Category Menu

Organized Writer, Part 2: Records

Once your work space is set up, organize your records— research notes, submission tracking, finances, and communications. My methods are tailored for magazine submissions, but they will work for book submissions, too.

Subject Matter/Content Records

If you write in more than one genre, make files for each genre in the beginning. As your collection grows, you will need to make sub-categories. For example, master category might be Nonfiction with subcategories Devotionals, Articles, or Book Ideas. This works whether your filing is paper or electronic. Like subscriber Paula Geister, I am cutting down on paper files by converting to electronic documents. I store Word and Excel documents on OneDrive. So far, I’m using the free version. At some point, I might have to go to the paid plan. Right now, I’m getting organized to scan some paper documents so that they can be stored electronically.

Submission Tracking Records

This is possibly the most critical organizing task for a writer, especially if you send simultaneous submissions. It’s also necessary for managing reprints. I use a card file system I borrowed from Dianne E. Butts. She has published an e-book describing the submission tracking system I use. Click the title to check it out on Amazon (affiliate link):  How to Get Published by Magazines & Book Publishers: Find Markets, Submit Your Manuscripts, and More (Getting Published). I’m currently copying my card file data to an Excel file using this template.

Financial Records

Hopefully, you will get paid for your work. While you’re trying to get published, you should keep records of writing-related expenses. A simple list on a legal pad will do to start. However, as your career progresses, you will need more sophisticated records. I have created a couple of Excel files for simple income-expense tracking methods. Download a cash-in cash-out writer cash log here. Or, if you prefer something simpler, try this one which lists expenses and income in the same table.

Disclaimer: I am not a CPA and have never wanted to be one. Consult with a tax expert about what expenses can be deducted on your income taxes. Whether or not you use a CPA , you will be responsible for keeping records.


File letters or book proposals by publisher’s name because editor names may change over time. I keep all email correspondence on the computer, only printing something off if it is of vital importance. Be diligent in backing up your computer’s content. Use external drives or online backup—or both. Subscriber Diana Derringer recently mentioned how she might have lost everything if she had not had external backup.  See my 2010 post, Lessons from a Computer Crash.

Organizing e-mail correspondence can get complicated if you use the same e-mail address for personal and business e-mails. I prefer separating personal from business by using separate addresses. Internet service providers usually offer multiple e-mail accounts, so you could create a new one for your writing. I use a Gmail account myself because you can set it up in Outlook or other e-mail clients without paying a fee. If your computer crashes, your emails are backed up in the online account.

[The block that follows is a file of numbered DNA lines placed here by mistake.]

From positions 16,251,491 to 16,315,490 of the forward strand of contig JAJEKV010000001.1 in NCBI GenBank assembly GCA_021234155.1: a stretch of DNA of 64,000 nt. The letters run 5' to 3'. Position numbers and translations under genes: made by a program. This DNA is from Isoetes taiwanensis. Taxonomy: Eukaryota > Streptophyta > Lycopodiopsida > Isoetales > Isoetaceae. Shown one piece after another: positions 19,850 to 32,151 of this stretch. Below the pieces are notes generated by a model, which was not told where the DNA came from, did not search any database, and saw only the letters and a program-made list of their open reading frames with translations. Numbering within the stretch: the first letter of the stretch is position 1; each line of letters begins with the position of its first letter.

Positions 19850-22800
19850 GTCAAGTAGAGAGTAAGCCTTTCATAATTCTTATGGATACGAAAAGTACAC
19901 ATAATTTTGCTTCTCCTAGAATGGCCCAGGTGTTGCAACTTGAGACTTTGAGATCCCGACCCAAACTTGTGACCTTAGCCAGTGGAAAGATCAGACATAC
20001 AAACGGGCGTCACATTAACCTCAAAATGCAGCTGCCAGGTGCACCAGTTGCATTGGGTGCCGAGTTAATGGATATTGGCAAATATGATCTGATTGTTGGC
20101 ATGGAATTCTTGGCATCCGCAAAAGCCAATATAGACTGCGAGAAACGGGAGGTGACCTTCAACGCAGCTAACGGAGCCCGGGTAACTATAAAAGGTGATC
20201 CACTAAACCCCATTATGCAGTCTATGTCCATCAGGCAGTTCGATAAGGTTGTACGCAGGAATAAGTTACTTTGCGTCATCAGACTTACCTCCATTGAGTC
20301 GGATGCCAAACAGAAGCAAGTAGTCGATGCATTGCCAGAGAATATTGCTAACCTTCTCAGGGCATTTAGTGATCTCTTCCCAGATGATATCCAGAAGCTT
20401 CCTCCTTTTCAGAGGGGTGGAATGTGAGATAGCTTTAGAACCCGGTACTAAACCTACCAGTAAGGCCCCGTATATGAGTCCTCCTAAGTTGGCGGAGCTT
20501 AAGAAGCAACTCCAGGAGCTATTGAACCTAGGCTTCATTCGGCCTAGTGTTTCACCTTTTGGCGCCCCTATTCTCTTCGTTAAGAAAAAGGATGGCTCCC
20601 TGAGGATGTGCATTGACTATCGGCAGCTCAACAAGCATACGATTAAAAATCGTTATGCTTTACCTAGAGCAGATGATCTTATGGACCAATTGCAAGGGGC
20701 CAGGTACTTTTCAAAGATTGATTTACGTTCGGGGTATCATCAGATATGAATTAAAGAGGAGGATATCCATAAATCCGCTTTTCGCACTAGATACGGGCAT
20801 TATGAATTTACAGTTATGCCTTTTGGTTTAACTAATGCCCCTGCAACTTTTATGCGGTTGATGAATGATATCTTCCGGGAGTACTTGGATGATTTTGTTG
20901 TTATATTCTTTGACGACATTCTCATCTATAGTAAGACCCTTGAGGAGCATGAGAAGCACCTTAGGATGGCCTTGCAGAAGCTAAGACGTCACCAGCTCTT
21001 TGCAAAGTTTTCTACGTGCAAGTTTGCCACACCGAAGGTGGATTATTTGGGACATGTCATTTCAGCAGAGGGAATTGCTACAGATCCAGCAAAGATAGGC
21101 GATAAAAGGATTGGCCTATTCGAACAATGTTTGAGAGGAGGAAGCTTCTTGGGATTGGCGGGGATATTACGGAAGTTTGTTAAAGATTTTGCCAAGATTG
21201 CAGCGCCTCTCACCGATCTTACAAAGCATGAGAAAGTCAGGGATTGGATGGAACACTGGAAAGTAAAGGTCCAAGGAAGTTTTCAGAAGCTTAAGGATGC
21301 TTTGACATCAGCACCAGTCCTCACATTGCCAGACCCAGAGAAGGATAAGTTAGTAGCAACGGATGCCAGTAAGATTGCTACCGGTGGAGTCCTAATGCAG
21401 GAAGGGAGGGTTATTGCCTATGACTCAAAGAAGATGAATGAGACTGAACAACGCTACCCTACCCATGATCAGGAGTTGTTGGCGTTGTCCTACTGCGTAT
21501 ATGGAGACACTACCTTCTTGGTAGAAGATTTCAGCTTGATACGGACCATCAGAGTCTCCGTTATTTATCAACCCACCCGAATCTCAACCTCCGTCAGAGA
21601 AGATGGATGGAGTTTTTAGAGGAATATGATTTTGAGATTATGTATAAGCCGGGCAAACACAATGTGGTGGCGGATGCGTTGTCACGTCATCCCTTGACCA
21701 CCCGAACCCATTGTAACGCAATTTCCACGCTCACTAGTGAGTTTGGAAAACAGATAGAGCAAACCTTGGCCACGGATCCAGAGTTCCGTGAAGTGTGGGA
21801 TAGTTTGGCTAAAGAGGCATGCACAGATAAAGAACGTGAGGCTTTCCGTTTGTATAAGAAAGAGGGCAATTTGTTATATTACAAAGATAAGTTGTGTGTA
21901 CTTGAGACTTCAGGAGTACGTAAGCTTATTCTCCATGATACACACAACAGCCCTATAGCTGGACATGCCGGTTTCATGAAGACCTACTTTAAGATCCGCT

Readers, if you have other records-preservation methods,  please comment on this post and tell us about it. If you receive this post by email, please click on the title of the post to go to my site. Scroll down to Leave a Reply and comment there.

Image source:


6 Responses to Organized Writer, Part 2: Records

  1. W Terry Whalin May 13, 2017 at 8:59 am #


    Thank you for this article about organization and keeping good records. It is a key part of the writing life from my years in this business. If you don’t have the records of your submissions for example, then you can’t follow-up (critical) when you get no response from a submission. Without the response, you never know if your material actually reached the agent or editor–even if it is a simple “got it.”


  2. Laurean Brooks May 14, 2017 at 4:17 pm #

    Emily,this post is much needed. Organization is a gift, or maybe it’s a gene one is either born with or without.

    Me? I struggle with it. I’ve heard it said that an artistic temperament and organizational ability are oxymorons.

    There’s more than a grain of truth in it. Can I get a witness or (gulp!) a confession?

  3. Dianne E. Butts May 14, 2017 at 4:57 pm #

    Hey Emily. Thanks for mentioning my card system and ebook. (I actually learned the card system from someone. I’d credit them if I could remember who! Perhaps Sally Stuart. Or Marlene Bagnull. It was one my many mentors.) I find it still works, even after nearly three decades. I hope the ebook is of great value to many writers.

    Thanks for continuing to offer help through your blog.

  4. Emily Akin May 14, 2017 at 6:29 pm #

    Right, Terry. It’s impossible to keep up with all the details unless you have some kind of system.

  5. Emily Akin May 14, 2017 at 6:31 pm #

    Sounds like your struggle is REAL. Some people do have a gift, but it’s a skill that can be learned, I think. It’s easier to use somebody else’s system than to develop your own. That’s why I like Diane Butts’ book so much.

  6. Emily Akin May 14, 2017 at 6:33 pm #

    I keep trying to transfer all the info on my cards to a spreadsheet, but I think the card system is easier to manage. I’m finding fewer and fewer writers who want to write articles. Most of them are into fiction and wanting to write a book. But, I’m hearing the publishers are buying less fiction.

Powered by WordPress. Designed by Woo Themes